Heptavalent pneumococcal conjugate vaccine; pneumococcal vaccines; pneumococcal infections; surveillance; bacteria; research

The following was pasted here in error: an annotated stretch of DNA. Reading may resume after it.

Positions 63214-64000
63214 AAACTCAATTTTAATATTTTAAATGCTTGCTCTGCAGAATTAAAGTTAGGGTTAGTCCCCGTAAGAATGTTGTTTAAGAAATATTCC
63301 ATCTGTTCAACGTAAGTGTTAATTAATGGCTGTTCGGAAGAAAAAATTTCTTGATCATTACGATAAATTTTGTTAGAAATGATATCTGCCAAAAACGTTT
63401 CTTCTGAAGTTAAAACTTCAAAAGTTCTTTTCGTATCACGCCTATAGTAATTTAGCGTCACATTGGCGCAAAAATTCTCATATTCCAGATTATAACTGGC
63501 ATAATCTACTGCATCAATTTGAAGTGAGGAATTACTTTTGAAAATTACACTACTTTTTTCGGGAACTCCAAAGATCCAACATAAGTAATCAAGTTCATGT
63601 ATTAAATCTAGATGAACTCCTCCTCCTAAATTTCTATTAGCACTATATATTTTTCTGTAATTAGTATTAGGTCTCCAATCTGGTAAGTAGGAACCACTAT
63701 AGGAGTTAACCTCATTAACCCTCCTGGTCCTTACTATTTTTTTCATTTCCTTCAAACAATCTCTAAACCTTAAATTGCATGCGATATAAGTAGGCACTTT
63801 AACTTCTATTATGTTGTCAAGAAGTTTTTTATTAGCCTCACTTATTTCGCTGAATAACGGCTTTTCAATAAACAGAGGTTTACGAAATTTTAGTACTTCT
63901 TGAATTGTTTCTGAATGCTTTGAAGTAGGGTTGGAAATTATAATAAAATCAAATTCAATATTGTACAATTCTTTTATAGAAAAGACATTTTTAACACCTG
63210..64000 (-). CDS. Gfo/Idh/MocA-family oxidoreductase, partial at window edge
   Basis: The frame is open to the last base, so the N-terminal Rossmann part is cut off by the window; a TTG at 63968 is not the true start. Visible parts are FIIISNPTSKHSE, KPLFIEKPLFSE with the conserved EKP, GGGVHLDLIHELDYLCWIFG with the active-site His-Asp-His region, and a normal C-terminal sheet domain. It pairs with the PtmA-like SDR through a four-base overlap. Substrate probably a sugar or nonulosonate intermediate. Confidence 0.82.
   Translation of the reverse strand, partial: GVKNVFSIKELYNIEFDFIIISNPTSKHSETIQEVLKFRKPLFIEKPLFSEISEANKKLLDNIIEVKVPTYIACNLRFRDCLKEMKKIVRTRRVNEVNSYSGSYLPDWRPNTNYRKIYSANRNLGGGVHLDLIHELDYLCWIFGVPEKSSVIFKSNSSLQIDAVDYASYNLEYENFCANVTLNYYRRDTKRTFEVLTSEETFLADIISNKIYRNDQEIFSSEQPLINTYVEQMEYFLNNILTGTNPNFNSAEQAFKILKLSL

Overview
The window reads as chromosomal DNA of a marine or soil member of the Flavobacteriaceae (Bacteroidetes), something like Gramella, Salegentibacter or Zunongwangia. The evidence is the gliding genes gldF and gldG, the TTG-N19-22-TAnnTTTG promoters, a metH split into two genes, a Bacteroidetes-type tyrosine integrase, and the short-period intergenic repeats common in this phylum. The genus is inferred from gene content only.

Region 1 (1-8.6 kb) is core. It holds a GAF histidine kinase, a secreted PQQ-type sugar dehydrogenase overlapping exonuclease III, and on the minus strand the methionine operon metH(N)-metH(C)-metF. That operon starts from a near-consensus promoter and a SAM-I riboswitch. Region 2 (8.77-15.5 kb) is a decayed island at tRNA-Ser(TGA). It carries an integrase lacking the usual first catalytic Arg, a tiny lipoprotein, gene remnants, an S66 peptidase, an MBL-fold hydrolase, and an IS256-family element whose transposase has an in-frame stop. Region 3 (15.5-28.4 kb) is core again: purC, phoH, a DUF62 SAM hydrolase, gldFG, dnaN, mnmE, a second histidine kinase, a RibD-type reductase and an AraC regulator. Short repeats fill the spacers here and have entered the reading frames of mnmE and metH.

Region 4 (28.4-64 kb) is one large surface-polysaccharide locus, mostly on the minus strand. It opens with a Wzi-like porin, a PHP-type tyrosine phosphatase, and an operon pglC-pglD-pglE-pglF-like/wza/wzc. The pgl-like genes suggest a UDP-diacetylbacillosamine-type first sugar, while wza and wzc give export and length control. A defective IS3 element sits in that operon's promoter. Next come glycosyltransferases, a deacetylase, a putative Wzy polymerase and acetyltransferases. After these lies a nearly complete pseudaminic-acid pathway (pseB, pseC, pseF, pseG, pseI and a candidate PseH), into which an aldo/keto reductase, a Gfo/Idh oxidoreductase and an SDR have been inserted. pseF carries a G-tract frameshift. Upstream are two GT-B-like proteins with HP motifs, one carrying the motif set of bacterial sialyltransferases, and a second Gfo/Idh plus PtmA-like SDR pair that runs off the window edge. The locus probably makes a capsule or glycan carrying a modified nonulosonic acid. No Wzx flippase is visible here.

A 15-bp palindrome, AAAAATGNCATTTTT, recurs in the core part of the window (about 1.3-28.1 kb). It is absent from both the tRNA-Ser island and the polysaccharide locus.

The human nasopharynx is the main reservoir for Streptococcus pneumoniae. We applied conventional and molecular methods to determine the prevalence of S. pneumoniae nasopharyngeal colonization in adults. Paired trans-orally and trans-nasally obtained nasopharyngeal samples from 268 parents of 24-month-old children were assessed for pneumococcal presence. Parents were classified as colonized when live pneumococci were recovered from either sample cultured on medium selective for S. pneumoniae. Of the 52 (19%) colonized parents 49 (18%) were culture-positive in trans-nasal and 10 (4%) in trans-oral samples. Bacterial growth was harvested from these cultures, DNA isolated and tested by quantitative-PCR (qPCR) targeting lytA and piaA genes specific for S. pneumoniae. A sample was considered positive if signals for both genes were detected. Altogether 105 (39%) individuals were classified as positive for pneumococcus by qPCR including 50 (19%) in trans-nasal and 94 (35%) in trans-oral settings. Although significantly more trans-nasal compared to trans-oral samples were culture-positive for S. pneumoniae at the primary diagnostic step (p<0.001) the opposite was observed in qPCR results (p<0.001). To confirm the presence of live pneumococcus in samples positive by qPCR but negative at the initial diagnostic step, we serially-diluted cell harvests, re-cultured and carefully examined for S. pneumoniae presence. Live pneumococci were recovered from an additional 43 parents including 42 positive in trans-oral and 4 in trans-nasal samples increasing the number of individuals culture- and qPCR-positive to 93 (35%) and positive by either of two methods to 107 (40%). There were significantly more trans-oral than trans-nasal samples positive for pneumococcus by both culture and qPCR (n = 71; 27%; vs. n = 50; 19%; p<0.05). Our data suggest that pneumococcal colonization is more common in adults than previously estimated and point towards the superiority of a trans-oral over a trans-nasal approach when testing adults for colonization with S. pneumoniae.